5. If these scholars are successful in the future, we hope they remember us so we can benefit from it.

However, in reality, whether these advantages are realized is questionable.

A token few would raise the competition enough to spur local students to improve, but too many scholars end up dominating & take up all the opportunities, depriving local students of the opportunity to develop as well as giving local students a “hopeless” mindset that discourages them from competing. The resulting defeatist attitude and sentiment that the system favours foreigners over Singaporeans isn’t good for national unity.

The best way to counter the latter would be some sort of measures to allow the weaker Singaporeans the opportunity to get a leg up. By this, I think that motivation is the key factor – once interests can be linked to academics, motivation is a whole lot easier and performance would improve.

According to the scholars I know, the recruitment system for the majority of scholars is through successive rounds of academic tests – unless they have some special sporting talent or ability. Interestingly, there isn’t much emphasis on assessing the character here. This isn’t good – a few bad hats to a give the whole lot a bad reputation, and we should be minimising that. Perhaps running interviews, camps, etc. as part of the selection process would help greatly.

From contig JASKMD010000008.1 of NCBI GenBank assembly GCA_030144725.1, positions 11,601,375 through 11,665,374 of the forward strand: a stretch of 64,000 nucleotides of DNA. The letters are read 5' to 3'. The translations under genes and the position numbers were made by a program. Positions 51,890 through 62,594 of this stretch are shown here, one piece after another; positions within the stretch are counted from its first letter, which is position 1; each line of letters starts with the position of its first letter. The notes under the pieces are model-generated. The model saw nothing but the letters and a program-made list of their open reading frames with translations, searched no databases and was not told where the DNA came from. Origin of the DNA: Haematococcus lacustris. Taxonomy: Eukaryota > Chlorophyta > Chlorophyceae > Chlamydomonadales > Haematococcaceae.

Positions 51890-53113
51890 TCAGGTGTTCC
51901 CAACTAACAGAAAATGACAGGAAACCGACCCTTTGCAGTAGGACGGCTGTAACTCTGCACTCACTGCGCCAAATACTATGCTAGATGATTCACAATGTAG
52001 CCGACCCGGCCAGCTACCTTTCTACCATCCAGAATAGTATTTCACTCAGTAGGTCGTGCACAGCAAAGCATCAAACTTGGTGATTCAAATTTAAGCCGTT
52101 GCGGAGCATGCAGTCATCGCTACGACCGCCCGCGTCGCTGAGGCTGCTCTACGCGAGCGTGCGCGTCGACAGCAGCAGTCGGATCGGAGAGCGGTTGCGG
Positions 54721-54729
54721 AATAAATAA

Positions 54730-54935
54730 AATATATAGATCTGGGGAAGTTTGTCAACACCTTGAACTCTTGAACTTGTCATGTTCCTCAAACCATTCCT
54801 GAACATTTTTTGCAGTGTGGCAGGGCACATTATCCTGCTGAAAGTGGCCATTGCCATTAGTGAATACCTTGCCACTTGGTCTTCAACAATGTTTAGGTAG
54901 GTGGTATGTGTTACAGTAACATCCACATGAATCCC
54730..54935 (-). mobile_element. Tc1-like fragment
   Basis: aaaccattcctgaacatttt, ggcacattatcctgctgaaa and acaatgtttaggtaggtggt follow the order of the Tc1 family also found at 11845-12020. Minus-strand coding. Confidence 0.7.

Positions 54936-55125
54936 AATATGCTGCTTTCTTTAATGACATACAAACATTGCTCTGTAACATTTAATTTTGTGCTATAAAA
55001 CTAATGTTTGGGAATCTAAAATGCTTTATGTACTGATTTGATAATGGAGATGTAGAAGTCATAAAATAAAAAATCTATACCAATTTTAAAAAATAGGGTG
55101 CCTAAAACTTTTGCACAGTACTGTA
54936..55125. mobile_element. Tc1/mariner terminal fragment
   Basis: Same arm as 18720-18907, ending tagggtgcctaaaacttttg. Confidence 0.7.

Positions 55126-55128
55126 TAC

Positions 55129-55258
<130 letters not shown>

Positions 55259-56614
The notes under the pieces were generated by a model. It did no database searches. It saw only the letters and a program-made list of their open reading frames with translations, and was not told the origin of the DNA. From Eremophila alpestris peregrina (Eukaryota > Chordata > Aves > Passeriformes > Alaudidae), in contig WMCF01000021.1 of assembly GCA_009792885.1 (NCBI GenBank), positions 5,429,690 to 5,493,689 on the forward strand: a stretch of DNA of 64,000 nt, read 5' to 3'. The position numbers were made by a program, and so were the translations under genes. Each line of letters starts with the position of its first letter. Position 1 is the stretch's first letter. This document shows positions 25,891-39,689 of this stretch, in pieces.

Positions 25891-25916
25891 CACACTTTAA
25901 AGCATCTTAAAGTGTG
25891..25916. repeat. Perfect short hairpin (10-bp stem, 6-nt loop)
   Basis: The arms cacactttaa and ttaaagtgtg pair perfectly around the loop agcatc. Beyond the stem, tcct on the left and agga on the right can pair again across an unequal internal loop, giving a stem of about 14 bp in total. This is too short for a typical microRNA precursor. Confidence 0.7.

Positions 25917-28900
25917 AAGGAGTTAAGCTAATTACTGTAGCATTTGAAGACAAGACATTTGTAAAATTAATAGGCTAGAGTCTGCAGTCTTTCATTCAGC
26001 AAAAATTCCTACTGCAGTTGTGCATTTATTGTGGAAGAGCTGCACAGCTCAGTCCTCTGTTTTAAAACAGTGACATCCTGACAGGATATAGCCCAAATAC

This, combined with the fact that schools often place scholars in the same classes (i.e. creating “enclaves”), limit international exposure and goodwill. What should we do to combat this? First, start selecting scholars based on character also. Second, combat negative stereotypes & encourage interaction between both sides.

The scholarship program is a potential winner, if run properly. Hopefully improvements can be done to the programme to let it realize its true potential.

Wednesday, September 17, 2008

Hello world!

My first attempt at a blog in 4 years, after having tried - and finding myself too lazy to blog.

My name is Michael Ong. I live in Singapore, at the southern tip of Peninsular Malaysia, somewhere in Southeast Asia. I'm now currently studying in Anglo Chinese School (Independent), a junior college (i.e. high school) doing the IB programme. Like most other students my age, I intend to enroll in a university soon after graduating and hopefully get a scholarship too, though I will have to do my national service (conscription term) before that.

I suppose I'm not a very conventional person. I just don't seem to conform to most stereotypes about people (e.g. stereotypes like "nerd", "jock", "bimbo" etc).

I used to be a member of the air cadet corps in my school (here, units / squadrons are based on schools) for the last few years. Well, every year, appointments are given to the cohort of senior cadets to run the unit. Unlike most cadets, I chose not to aim for a high appointment, but rather decided to take part in the International Air Cadet Exchange and the Basic Diving course; I learned a lot more from both than getting any high appointment. At the same time, what I did as a senior was unusual in itself - I asked for, and basically got the higher ups to let me teach junior cadets aviation-related science so that they could understand more about airplanes.